THE ADVENTURE OF THE SHADOW ON THE HEATH
A particularly wild and dramatic late October evening had found Sherlock Holmes and I trapped within the confines of our rooms at 221b Baker Street, without there being neither sign nor indication of an early release.
My rather humdrum solution to this enforced incarceration had been nothing more stimulating than a laborious hour in front of the fire, searching rather fruitlessly for a single item of interest within the turgid pages of that day’s Daily Telegraph. Holmes, on the other hand, had reacted like a caged lion and he was ceaselessly prowling, rather ominously, back and forth behind the shelter of our rain-splattered windows, while emitting the occasional growl of frustration as he did so.
“One would have to be a most desperate or reckless criminal to venture out of doors on a night such as this, eh Watson?” Holmes complained, while pointing somewhat dramatically towards the equinoctial storm that was threatening the very fabric of the street outside.
I was grateful for this timely interruption, and I tossed my paper down to the floor with a violent demonstration of my own frustration.
“Indeed, he would, old fellow, but such a diversion would be most welcome nonetheless,” I confirmed and I joined my friend by the window with my pipe in hand.
In truth, the last month or so had seen the practise of my friend endure one of the most inactive periods in all of our long association and save for the affair of the Collaborative Courtesan, we had not been presented with a single case worthy of note since the summer. Therefore, it had been with a sense of surprise and not a little relief, to note that Holmes had not descended into one of his notorious brown moods, throughout his enforced state of unemployment and that the key to his desk drawer, wherein was contained his toxic leather case, had not been requested even once.
“Our species certainly has a mighty high opinion of itself.” Holmes remarked thoughtfully while drawing upon his cherry wood pipe. “We see ourselves as the lord and master over all that we survey and even deign to imagine that we can improve upon the creations of nature and providence. Yet, on a night such as this, we should be mindful of the fact that these temples, which we have erected in honour of our genius and creative abilities, could be snuffed out in a heartbeat by the power of the elements. Our ancestors understood this, as their myths and deities so abundantly attest to, but we are too arrogant even to acknowledge the existence of our frailties.”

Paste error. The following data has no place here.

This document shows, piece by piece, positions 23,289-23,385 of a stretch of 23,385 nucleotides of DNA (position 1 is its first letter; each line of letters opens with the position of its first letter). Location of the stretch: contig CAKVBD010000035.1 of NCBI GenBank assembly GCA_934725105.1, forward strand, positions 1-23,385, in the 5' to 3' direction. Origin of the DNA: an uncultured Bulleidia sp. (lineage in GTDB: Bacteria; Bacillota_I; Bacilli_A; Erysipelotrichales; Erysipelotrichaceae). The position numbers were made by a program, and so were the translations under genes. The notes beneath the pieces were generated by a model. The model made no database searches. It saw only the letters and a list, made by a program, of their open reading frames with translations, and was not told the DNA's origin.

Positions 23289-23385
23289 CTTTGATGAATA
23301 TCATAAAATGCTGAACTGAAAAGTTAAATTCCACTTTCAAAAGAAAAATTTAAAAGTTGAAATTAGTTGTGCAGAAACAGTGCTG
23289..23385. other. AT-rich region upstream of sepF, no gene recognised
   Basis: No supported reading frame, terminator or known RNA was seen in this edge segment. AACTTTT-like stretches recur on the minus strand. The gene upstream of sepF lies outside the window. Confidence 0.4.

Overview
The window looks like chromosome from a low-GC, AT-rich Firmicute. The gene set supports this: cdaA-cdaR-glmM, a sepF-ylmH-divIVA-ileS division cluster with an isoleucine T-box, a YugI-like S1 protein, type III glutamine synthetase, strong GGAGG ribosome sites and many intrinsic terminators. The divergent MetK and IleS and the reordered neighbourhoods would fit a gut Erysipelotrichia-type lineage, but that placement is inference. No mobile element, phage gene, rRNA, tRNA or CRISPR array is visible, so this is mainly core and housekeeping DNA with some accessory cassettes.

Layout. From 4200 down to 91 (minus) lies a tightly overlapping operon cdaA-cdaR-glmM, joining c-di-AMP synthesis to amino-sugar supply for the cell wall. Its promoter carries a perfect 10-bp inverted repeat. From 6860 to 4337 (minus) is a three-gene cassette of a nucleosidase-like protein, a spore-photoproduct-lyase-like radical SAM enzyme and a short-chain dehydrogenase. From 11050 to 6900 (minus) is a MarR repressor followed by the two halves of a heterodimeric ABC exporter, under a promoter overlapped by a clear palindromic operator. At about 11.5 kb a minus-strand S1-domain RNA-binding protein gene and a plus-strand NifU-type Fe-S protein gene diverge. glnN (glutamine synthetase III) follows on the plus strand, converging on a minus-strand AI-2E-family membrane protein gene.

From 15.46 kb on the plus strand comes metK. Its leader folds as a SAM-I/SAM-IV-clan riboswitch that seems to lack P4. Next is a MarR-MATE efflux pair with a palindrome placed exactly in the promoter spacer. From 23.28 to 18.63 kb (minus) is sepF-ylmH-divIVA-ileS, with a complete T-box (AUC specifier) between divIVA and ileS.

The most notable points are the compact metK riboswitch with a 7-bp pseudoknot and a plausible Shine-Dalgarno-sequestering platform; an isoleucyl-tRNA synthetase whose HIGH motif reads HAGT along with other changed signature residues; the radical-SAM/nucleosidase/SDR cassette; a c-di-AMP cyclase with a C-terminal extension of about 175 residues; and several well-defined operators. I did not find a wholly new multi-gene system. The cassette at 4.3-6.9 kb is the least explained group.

I was not quite sure how to respond to my friend’s attempt at philosophical debate, but as I turned to him in surprise, a lonely figure on the street below suddenly caught my eye.
Even under less dramatic conditions than those currently prevailing, this individual would have stood out from the throng by virtue of his exceptional height and build. He stood at six feet three inches, at the least, and his sodden Ulster struggled to fully contain his enormous shoulders. However, on a street as deserted as Baker Street had been on such an evening, there had been no escaping his towering presence.
“We should stoke up our fire and prepare a towel or two for our new client, Watson,” Holmes suggested, for he too had noticed the man in the Ulster.
“You are so convinced of his intention to visit 221b? I can see no obvious signs of urgency or anxiety in his actions or movements.”
“Apart from the very obvious fact that he has chosen to venture out on such a night, you are quite correct Watson. However, he has clearly come out directly from his place of work and he is paying a very close attention to the numbers on the upper floors. You have noticed his medical bag, no doubt?”
A moment later there had been no further need for speculation, for the man suddenly recognised our address and he strode determinedly towards our door. Holmes leapt across the room with great enthusiasm and called down to Mrs. Hudson, that she should show the gentleman up without delay and then bring up a tray of coffee in short order.
The gentleman had been undoubtedly surprised by his expeditious welcome, but he had also been most grateful for the opportunity to remove his soaking garments by a welcoming fire. Holmes allowed the man a few moments of silent comfort, but once the coffee had arrived and the man’s shivering had abated somewhat, my friend rubbed his hands together enthusiastically at the prospect of hearing his story. He showed our visitor to a chair and once the man had sipped appreciatively from his coffee cup, Holmes took to his own chair with a lighted cigarette in hand.
“Please tell us something about yourself and the reason for your visit here today. Remember, you are amongst friends here and you should withhold nothing from your story, for even the merest trivia might prove to be of the greatest importance. My friend, who like yourself has taken the Hippocratic Oath, can be relied upon for the utmost discretion,” Holmes invited with a smile.
Our guest responded with a smile of his own.
“Oh Mr. Holmes, were that my profession as worthy as that of Dr. Watson. I shall explain,” he added hastily, for he had seen the look of confusion on our faces, upon hearing his self-deprecating statement. He spoke with a modulated Scottish accent that told of many years spent south of the border.